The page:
Classic Deviled Eggs
I learned how to sew, how to cook, how to check all the fluids in my car, and how to change a tire. My Mom taught me how to be a good public speaker and how to bake. My Dad taught me how to make eggs over easy and how to grill the perfect steak; salt and pepper only please!
Among other (more important) things, of course, I can add ‘how to make deviled eggs’ to that list. You may think this isn’t any great feat, but every time I serve them to people other than my immediate family, they always say Wow! And I always give the same surprised response. I just assumed, like grilling a good steak, that making great deviled eggs was something everyone knew how to do! We ate them all the time growing up, and these days, I like to surprise my family by whipping them up for casual occasions like a picnic in the park. BLT’s, deviled eggs, a big container of fruit, and a jar of olives is quite spectacular on a breezy summer day. Without fail, a bite of a these takes me right back to my childhood, where I must say, there never seemed to be enough to go around. For some reason, they also conjure images of my Mom in a floor length orange and yellow flowered skirt and a long sleeved, chambray shirt, circa 1975. I would imagine they are nostalgic to a lot of people as they are, after all, a bit of americana, right? Deviled eggs seem to surface at every pot luck around the country; usually sitting right next to the lime and pineapple jello salad with the carrots shredded on the top. And they are always the first to go, whether they have the controversial pickle relish stirred in or not! Because we Americans know a good thing when we see it.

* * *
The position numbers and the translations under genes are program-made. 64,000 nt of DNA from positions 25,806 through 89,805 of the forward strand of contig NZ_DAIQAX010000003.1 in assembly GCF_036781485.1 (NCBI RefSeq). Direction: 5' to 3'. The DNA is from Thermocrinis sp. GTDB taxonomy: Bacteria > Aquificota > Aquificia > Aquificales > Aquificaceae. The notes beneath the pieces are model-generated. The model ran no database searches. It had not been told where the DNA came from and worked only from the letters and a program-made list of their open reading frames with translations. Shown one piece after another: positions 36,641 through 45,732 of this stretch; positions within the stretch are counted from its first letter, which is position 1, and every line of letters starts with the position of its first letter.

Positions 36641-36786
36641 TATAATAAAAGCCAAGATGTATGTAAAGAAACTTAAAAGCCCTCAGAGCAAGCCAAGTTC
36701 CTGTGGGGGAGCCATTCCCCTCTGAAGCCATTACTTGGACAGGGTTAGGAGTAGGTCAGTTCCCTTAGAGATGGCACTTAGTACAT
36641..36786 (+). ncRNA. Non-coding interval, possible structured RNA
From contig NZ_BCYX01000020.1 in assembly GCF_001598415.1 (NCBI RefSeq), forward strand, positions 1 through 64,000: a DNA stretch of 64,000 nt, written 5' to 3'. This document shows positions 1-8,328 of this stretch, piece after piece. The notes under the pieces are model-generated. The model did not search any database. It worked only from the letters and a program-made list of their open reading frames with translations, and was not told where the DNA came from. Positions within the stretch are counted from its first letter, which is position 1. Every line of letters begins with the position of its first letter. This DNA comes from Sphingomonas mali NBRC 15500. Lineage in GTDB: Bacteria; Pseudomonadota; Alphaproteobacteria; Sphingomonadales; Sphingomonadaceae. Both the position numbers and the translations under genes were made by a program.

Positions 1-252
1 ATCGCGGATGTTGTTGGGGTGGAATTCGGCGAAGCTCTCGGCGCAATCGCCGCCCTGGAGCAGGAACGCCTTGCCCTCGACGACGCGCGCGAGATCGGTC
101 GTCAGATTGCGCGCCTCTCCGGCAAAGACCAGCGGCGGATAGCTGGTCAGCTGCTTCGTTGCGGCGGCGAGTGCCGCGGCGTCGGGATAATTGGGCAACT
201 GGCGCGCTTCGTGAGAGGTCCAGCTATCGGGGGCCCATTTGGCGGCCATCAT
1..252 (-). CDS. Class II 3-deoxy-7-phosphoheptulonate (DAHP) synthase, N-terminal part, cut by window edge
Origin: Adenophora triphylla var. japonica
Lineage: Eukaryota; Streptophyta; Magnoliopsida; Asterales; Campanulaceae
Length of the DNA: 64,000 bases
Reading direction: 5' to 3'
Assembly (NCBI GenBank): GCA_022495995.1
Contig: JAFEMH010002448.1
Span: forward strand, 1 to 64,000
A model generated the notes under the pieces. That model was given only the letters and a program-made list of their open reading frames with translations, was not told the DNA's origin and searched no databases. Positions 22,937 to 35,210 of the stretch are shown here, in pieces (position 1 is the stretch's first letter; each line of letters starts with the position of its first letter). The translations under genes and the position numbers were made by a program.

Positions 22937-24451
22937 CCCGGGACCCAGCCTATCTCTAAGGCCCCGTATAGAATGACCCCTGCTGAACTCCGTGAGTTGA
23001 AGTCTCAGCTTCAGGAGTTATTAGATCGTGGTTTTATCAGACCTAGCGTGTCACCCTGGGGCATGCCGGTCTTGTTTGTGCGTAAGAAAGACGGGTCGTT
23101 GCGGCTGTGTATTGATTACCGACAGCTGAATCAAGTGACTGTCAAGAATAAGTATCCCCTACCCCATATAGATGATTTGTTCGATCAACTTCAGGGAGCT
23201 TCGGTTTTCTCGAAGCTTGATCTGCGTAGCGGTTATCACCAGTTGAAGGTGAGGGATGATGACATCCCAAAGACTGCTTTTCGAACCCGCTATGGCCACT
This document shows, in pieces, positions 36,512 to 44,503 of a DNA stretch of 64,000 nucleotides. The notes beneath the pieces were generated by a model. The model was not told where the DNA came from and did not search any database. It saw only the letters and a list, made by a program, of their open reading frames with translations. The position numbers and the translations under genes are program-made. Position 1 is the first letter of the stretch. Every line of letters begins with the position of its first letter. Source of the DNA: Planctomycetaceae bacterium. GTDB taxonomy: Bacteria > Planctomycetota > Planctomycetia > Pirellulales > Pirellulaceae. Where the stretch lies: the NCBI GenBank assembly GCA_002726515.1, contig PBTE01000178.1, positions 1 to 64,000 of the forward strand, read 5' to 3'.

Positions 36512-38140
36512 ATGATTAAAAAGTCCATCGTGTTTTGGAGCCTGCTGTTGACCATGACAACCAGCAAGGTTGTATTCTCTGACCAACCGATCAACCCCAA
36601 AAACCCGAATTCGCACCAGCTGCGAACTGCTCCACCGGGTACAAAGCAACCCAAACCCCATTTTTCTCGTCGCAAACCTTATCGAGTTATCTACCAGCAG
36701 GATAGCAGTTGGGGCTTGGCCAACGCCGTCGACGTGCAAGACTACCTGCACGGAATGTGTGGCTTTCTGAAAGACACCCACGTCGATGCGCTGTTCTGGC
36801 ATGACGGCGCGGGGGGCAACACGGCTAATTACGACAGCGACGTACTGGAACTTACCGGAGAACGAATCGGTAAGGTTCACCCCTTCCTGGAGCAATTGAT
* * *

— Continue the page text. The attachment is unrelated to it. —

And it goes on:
But mine are plain. Plain and classic. Four, maybe five ingredients, and you are all done. The kind of recipe that you really don’t need actually. You will make them once and you are set. Ready for the park or a neighborhood pot luck. Just don’t forget the jello salad.
And congratulations to Noelle #19 for winning the giveaway!!
Classic Deviled Eggs
6 large eggs, hardboiled *see note*
1/4 c mayo
1 tsp mustard, classic yellow is preferred, dijon is OK too
black pepper to taste
Cut the eggs in half lengthwise. Put five of the yolks in a small howl and discard the sixth. Mash the yolks with a fork and add the mayo, mustard, and pepper. Mix well. Pipe or scoop the filling into the egg halves. Dust with paprika.
*Note* There are a ton of different methods and tips out there for making the perfect hardboiled egg. Through experience, this is how I do them. Put your eggs in a shallow saucepan and cover with cold water. Put them over high heat and when they come to a boil, turn the unit down so they boil, but not vigorously, and set your timer for 7 minutes for extra large eggs, 6 minutes for large eggs. When they timer goes off. Pull them off the heat and let them sit in the hot water for 10 minutes. Drain, and chill in ice water.